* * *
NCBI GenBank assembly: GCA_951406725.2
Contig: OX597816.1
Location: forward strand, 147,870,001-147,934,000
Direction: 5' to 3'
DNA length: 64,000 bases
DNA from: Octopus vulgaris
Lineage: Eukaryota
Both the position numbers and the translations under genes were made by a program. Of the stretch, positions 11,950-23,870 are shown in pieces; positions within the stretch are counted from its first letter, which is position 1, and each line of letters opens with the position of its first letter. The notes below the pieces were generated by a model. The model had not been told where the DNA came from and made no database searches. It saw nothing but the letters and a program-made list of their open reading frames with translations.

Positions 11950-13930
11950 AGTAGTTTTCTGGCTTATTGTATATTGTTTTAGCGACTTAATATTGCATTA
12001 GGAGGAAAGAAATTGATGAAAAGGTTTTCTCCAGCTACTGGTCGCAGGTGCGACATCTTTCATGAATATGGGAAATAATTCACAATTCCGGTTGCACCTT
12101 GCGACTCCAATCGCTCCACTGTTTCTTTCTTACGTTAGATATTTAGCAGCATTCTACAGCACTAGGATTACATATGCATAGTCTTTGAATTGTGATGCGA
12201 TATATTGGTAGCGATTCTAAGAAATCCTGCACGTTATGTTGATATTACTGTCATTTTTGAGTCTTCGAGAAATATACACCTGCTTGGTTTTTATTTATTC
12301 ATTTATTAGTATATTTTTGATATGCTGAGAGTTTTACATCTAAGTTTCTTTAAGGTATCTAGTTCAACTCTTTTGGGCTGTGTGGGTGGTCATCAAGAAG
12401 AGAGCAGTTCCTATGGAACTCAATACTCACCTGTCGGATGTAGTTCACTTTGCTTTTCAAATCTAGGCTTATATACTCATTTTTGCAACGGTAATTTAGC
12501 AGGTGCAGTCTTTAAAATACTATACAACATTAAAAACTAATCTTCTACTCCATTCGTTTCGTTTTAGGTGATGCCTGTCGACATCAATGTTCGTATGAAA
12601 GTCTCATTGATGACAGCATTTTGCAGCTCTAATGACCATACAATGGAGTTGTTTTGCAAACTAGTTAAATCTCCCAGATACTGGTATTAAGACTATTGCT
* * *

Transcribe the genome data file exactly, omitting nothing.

NCBI GenBank assembly: GCA_951406725.2
Contig: OX597816.1
Location: forward strand, 147,870,001-147,934,000
Direction: 5' to 3'
DNA length: 64,000 bases
DNA from: Octopus vulgaris
Lineage: Eukaryota
Both the position numbers and the translations under genes were made by a program. Of the stretch, positions 11,950-23,870 are shown in pieces; positions within the stretch are counted from its first letter, which is position 1, and each line of letters opens with the position of its first letter. The notes below the pieces were generated by a model. The model had not been told where the DNA came from and made no database searches. It saw nothing but the letters and a program-made list of their open reading frames with translations.

Positions 11950-13930
11950 AGTAGTTTTCTGGCTTATTGTATATTGTTTTAGCGACTTAATATTGCATTA
12001 GGAGGAAAGAAATTGATGAAAAGGTTTTCTCCAGCTACTGGTCGCAGGTGCGACATCTTTCATGAATATGGGAAATAATTCACAATTCCGGTTGCACCTT
12101 GCGACTCCAATCGCTCCACTGTTTCTTTCTTACGTTAGATATTTAGCAGCATTCTACAGCACTAGGATTACATATGCATAGTCTTTGAATTGTGATGCGA
12201 TATATTGGTAGCGATTCTAAGAAATCCTGCACGTTATGTTGATATTACTGTCATTTTTGAGTCTTCGAGAAATATACACCTGCTTGGTTTTTATTTATTC
12301 ATTTATTAGTATATTTTTGATATGCTGAGAGTTTTACATCTAAGTTTCTTTAAGGTATCTAGTTCAACTCTTTTGGGCTGTGTGGGTGGTCATCAAGAAG
12401 AGAGCAGTTCCTATGGAACTCAATACTCACCTGTCGGATGTAGTTCACTTTGCTTTTCAAATCTAGGCTTATATACTCATTTTTGCAACGGTAATTTAGC
12501 AGGTGCAGTCTTTAAAATACTATACAACATTAAAAACTAATCTTCTACTCCATTCGTTTCGTTTTAGGTGATGCCTGTCGACATCAATGTTCGTATGAAA
12601 GTCTCATTGATGACAGCATTTTGCAGCTCTAATGACCATACAATGGAGTTGTTTTGCAAACTAGTTAAATCTCCCAGATACTGGTATTAAGACTATTGCT